However, various Israeli politicians showcased their disapproval of the Bennett-Lapid coalition from the start. Correspondent Keller-Lynn continues her analysis with the focus on Likud faction chairman Yariv Levin. Levin,who sponsored one of the opposition’s nine dispersal bills, repeated past claims that the Bennett-Lapid government was ‘weak’ and ‘evil.’ Saying that it was ‘the worst government in Israel’s history,’ Levin added that the government ‘was established on the basis of blind hatred and an unprecedented embezzlement of voter confidence.’ His latter claim referred to the fact that the coalition was built on a platform of campaigning against former prime minister Benjamin Netanyahu, and charges that right-wing coalition parties betrayed voters by agreeing to join with left-wing and Arab lawmakers. ‘We are setting Israel today on a new path. From hatred to love,’ Levin said.”

The dissolvement of the Knesset opens the door to new elections and, accordingly, new leadership. The new vote could, however, place Netanyahu back in power. According to Al Jazeera, “Netanyahu has said he will return to office. ‘I think the winds have changed. I feel it,’ he declared. Netanyahu’s camp is now courting individual members of the Knesset, as well as entire parties, in an attempt to get them to defect. Opinion polls have forecast that Netanyahu’s hardline Likud will once again emerge as the largest single party. But it remains unclear whether he would be able to muster the required support of a majority of lawmakers to form a new government. Ultimately it will boil down to whether Netanyahu, who continues to face corruption charges and is an extremely divisive figure in Israeli politics, even on the right wing, will be able to convince enough politicians to back him again.”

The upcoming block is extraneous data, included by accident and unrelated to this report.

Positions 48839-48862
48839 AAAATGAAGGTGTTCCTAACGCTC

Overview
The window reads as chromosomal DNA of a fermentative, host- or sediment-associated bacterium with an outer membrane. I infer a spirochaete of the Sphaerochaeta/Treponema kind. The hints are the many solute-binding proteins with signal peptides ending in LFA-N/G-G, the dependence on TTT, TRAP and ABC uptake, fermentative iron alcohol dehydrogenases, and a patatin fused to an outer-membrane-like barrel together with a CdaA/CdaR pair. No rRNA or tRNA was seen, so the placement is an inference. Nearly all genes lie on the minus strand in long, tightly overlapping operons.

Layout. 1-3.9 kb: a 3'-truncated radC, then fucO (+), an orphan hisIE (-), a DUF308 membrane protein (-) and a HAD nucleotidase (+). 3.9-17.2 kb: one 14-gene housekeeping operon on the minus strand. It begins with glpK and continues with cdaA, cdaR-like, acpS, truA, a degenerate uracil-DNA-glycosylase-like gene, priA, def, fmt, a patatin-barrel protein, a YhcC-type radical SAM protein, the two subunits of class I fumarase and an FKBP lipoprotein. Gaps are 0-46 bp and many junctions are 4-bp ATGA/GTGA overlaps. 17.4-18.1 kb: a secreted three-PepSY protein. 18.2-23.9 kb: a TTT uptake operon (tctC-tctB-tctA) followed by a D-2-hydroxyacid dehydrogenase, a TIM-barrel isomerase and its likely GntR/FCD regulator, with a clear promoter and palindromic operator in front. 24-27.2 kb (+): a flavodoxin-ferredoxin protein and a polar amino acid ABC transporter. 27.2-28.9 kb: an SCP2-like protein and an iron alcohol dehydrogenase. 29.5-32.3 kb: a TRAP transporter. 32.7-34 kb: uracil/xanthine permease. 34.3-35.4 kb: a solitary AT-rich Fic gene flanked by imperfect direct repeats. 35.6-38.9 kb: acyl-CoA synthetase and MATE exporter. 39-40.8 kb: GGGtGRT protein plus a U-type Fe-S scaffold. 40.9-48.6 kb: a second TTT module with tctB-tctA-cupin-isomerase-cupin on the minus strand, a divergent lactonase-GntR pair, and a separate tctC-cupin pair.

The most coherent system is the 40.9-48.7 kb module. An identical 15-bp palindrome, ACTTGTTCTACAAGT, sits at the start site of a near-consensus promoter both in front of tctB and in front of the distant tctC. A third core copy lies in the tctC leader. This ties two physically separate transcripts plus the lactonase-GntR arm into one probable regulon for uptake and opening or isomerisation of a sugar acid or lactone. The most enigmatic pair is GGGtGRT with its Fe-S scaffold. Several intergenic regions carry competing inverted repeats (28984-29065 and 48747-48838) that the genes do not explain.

Writing for Al Monitor, Rina Bassist implores the logistical side of the bill’s effects, both logistically and economically. “Once the bill is adopted, the Knesset will be dispersed and cease to vote on private bills until new elections take place. The government will continue to function as a transition Cabinet, which means it should not nominate senior officials unless it is an emergency. This raises the question of the nomination of the next IDF chief of staff. Also, the failure of extending regulations implementing Israeli criminal law on West Bank settlements was one of the issues cited by Bennett as a reason for his decision. With the Knesset dispersed before the regulations expire, they would be extended automatically, without a Knesset vote…Reports say that the new expected elections…would cost 3 billion shekels ($870 million). Reports further note that dispersing the Knesset would halt a series of economic reforms, including raising the minimum wage.”

  • Middle East Policy

    Middle East Policy has been one of the world’s most cited publications on the region since its inception in 1982, and our Breaking Analysis series makes high-quality, diverse analysis available to a broader audience.